5. Wow. There’s a lot of stuff to unpack in that comment.

    The phenomenon you describe about the “balkanization” of information and the unfortunate tendency of people to seek out pleasing opinions and corroborating “facts” that serve only to reinforce their existing prejudices has definitely been an unintended consequence of widespread access to the Internet. In retrospect, Brin’s notion that open access to information would somehow eliminate bias seems quite absurdly unrealistic. If anything, it’s had the completely opposite effect; helping in large part to fuel the highly polarized and frequently toxic climate of discourse that we now experience.

    As to the relativistic judgements on the value of information, what seems to be lacking in this regard is the increasingly lost discipline of critical thinking. Absent that, we seem to end up with a confusing mass of false equivalencies and nonsensical “controversies” that exist solely for the sake of gainsaying contradiction.

  6. Tomm

    RT,

    Last week I didn’t even know how Tunisia was governed by thanks to our western jounralaists who all shared their instapertise, I now know just enough to be dangerous.

    Even better, when everybody was linking Egypt to protests led by intellectual youth and the coming ascension of the Muslim Brotherhood and how that mimicked Iran’s revolution, I found it hard not to show my own instapertise when talking with others.

    Great word. I will try to remember to use it. Are you seeking royalties?

  7. Tomm

    pardon the typo’s. The older I get, the more I need a spell check.

  8. The notion of royalties never occurred to me. I just felt the language was in need of a new word to describe a certain aggravating phenomenon. One that didn’t involve the root “fuck”…

  9. Tomm

    RT,

    Going the Buckminster Fuller route are you; just looking to do your thing and let the money just happen?

    It worked for him. Perhaps you could link this with the Windows operating system and share the profits with Mr. Gates…

    Or, get 1 billion people to use your word and then get people to invest like Mr. Zuckerman.

    We all generate our own instapertise. Thank God most of us aren’t used as TV experts.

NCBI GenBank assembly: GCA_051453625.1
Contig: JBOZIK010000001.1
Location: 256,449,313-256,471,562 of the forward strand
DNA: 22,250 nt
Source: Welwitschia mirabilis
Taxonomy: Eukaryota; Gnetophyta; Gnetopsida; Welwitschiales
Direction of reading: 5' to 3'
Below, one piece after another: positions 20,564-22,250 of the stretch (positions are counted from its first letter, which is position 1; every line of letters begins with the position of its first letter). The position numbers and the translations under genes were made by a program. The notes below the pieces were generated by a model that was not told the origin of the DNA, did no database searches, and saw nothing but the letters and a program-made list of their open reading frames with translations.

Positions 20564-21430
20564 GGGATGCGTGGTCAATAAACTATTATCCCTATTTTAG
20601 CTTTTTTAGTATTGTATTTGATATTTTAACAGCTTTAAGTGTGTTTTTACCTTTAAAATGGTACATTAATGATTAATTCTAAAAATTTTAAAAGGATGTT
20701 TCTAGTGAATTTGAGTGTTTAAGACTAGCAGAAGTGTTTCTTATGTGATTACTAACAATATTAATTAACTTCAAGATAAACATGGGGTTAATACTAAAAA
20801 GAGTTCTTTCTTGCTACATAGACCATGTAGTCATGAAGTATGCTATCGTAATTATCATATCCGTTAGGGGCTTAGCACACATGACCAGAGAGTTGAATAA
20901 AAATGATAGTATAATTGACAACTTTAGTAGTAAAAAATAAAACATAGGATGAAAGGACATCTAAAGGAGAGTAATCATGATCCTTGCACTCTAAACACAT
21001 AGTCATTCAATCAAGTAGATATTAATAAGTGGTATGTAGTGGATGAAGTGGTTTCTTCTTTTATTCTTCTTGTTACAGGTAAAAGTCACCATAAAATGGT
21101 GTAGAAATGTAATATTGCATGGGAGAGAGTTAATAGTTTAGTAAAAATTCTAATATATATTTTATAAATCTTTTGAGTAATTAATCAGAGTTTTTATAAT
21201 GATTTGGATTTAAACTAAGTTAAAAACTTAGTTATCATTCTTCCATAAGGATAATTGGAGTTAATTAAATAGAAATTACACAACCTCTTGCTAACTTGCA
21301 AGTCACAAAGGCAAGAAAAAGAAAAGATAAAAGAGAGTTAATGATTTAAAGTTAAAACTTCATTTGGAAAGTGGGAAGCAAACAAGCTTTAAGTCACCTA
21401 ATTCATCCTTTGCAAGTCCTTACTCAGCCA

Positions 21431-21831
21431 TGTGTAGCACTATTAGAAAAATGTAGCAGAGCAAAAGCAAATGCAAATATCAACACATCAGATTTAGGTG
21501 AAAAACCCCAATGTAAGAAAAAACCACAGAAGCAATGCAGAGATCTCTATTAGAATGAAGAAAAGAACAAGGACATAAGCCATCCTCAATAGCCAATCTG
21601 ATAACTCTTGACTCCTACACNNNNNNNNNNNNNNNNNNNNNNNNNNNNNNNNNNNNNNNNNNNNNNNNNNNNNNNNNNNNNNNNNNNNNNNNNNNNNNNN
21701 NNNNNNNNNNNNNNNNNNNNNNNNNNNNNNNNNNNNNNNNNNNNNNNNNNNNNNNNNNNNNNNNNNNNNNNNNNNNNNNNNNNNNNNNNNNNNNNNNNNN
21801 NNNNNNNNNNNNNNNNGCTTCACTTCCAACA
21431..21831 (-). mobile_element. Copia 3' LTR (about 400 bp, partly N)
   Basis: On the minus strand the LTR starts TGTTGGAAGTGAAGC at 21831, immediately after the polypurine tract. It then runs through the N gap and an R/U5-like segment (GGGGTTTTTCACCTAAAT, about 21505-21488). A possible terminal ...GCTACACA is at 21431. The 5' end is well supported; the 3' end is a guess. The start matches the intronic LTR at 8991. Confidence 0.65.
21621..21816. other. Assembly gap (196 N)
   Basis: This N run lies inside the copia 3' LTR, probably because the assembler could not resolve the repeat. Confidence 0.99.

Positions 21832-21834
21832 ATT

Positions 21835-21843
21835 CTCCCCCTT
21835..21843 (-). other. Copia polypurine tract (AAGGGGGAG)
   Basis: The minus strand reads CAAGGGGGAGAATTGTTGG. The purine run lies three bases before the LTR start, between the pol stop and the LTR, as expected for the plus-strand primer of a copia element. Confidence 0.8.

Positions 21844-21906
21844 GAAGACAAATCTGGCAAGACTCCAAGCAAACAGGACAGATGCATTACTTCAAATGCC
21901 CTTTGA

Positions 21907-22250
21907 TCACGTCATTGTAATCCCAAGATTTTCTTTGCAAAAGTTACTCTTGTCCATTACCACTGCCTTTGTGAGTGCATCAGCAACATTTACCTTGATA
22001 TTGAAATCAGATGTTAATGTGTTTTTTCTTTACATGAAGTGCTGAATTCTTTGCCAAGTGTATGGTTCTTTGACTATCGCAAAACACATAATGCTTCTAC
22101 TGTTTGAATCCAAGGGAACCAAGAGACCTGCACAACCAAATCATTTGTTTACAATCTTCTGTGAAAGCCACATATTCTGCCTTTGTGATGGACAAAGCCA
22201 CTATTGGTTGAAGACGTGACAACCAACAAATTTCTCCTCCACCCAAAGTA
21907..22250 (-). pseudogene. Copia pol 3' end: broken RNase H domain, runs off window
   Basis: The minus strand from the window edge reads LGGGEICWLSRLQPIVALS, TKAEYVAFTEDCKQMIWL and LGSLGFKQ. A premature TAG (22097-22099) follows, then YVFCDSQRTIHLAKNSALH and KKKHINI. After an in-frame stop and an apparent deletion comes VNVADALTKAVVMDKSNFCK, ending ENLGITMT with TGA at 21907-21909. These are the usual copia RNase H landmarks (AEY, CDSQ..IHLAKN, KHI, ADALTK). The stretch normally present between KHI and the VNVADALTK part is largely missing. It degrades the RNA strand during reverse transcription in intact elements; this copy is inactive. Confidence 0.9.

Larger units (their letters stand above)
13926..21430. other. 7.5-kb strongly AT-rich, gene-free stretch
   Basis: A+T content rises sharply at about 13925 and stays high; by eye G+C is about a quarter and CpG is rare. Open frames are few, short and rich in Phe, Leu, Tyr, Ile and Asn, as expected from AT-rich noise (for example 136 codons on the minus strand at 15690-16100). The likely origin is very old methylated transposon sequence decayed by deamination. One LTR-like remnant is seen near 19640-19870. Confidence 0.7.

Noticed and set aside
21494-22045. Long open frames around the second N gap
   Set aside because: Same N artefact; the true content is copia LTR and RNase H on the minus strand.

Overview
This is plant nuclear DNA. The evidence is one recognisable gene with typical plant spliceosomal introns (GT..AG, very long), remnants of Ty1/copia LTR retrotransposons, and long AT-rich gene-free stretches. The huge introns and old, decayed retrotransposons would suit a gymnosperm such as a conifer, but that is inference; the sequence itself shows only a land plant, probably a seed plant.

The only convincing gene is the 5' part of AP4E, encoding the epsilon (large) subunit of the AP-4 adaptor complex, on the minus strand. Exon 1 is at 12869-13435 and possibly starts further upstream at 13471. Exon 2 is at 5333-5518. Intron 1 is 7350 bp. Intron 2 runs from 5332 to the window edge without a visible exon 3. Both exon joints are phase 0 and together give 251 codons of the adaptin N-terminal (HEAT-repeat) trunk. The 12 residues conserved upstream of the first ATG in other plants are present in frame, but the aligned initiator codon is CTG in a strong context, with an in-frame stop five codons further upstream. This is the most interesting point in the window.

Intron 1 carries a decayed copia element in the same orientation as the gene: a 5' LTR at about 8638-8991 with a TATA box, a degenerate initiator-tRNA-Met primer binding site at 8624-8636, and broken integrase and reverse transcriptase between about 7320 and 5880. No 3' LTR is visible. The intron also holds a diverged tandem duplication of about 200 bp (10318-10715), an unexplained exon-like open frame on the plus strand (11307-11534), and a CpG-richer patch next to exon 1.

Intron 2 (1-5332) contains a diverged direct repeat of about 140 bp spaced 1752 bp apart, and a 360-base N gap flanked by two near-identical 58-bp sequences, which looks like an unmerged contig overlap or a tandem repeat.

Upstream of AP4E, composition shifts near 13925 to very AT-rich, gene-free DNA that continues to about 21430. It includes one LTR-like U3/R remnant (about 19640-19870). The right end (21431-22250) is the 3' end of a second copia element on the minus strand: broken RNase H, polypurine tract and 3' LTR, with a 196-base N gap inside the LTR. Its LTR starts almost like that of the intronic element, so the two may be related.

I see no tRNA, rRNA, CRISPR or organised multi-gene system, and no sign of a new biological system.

10. I don’t particularly like money. Not that I have an objection to it per se, but it’s never really been something I was all that concerned with. Basically, it’s just a bothersome annoyance that I deal with reluctantly.

    Great quote from Bucky:

    “You either make sense or you make money.”

  11. jkg

    Wow. There’s a lot of stuff to unpack in that comment.

    Yeah, sorry about that. I fluctuate from single lines to just straight bursts of dense posts.

    In retrospect, Brin’s notion that open access to information would somehow eliminate bias seems quite absurdly unrealistic.

    That is precisely the view that the BBC doc took at the end when concluding about the social implications of the information age. It was fairly muted optimism, guarded in a way.

  12. Eowyn

    Love the coining of the new word — most attempting Instapertise are cringe-inducing, regardless of orientation. Insta-reaction!

    However, I must take some issue with the inclusion of the Dan Rather/phony document case as an illustration. Sort of.

    To explain: I watched the “outing” of the Bush Texas National Guard documents in question unfold from its nascence. That is, at that time I read the Power Line blog frequently, at that time, and I saw the actual comment (in real time) by poster “Buckhead” questioning the document’s format for the very first time. I followed the tangent from start to finish — that is, its culmination in proof positive that the document had, indeed, been forged.

    (Alas. In the time compression that is the Internet in its evolution, where so much is lost in the interest of RAM preservation, the best proof I can offer is a post by now-despised Charles Johnson of Little Green Footballs. Nutty he is, I believe, but his (nonInsta)expertise in the printed word is obvious. Here is the link: http://littlegreenfootballs.com/article/12526)

    Which brings me to an observation:

    Truth exists on oxygen, and the Internet is the last full tank we’ve got. Do Instaexperts come forth with each new topic, and do they command Insta-acceptance from the now-hackneyed Sheeple? Undoubtedly.

    Does that — and the characterization of information providers as “nuts” — exonerate us from testing not only their, but other, assertions to find out if they’re true? No. Filters, however reliably they are perceived, are still filters.

    The right brain applauds the attempt to smear the former president. The left recoils at its sadly pedestrian attempt.

    Anyway — always best to follow Aristotle’s advice to check EACH premise.

    (An aside: I see myself plugging a blog exposing Instaexpertise wherever I see it. Mark Twain springs to mind: Better to let people think you’re a fool and keep your mouth shut, than to open it and remove all doubt.)

    (Another aside: So glad to find you still here, after my prolonged absence from Internet connection and a good deal of personal evolution. You may not believe it, but … oh, never mind 🙂

    (Last aside: I wish your commenters [for the most part] had at least a fraction of your clean detachment. Right and Left, I weary of Insta-opinions.)

    🙂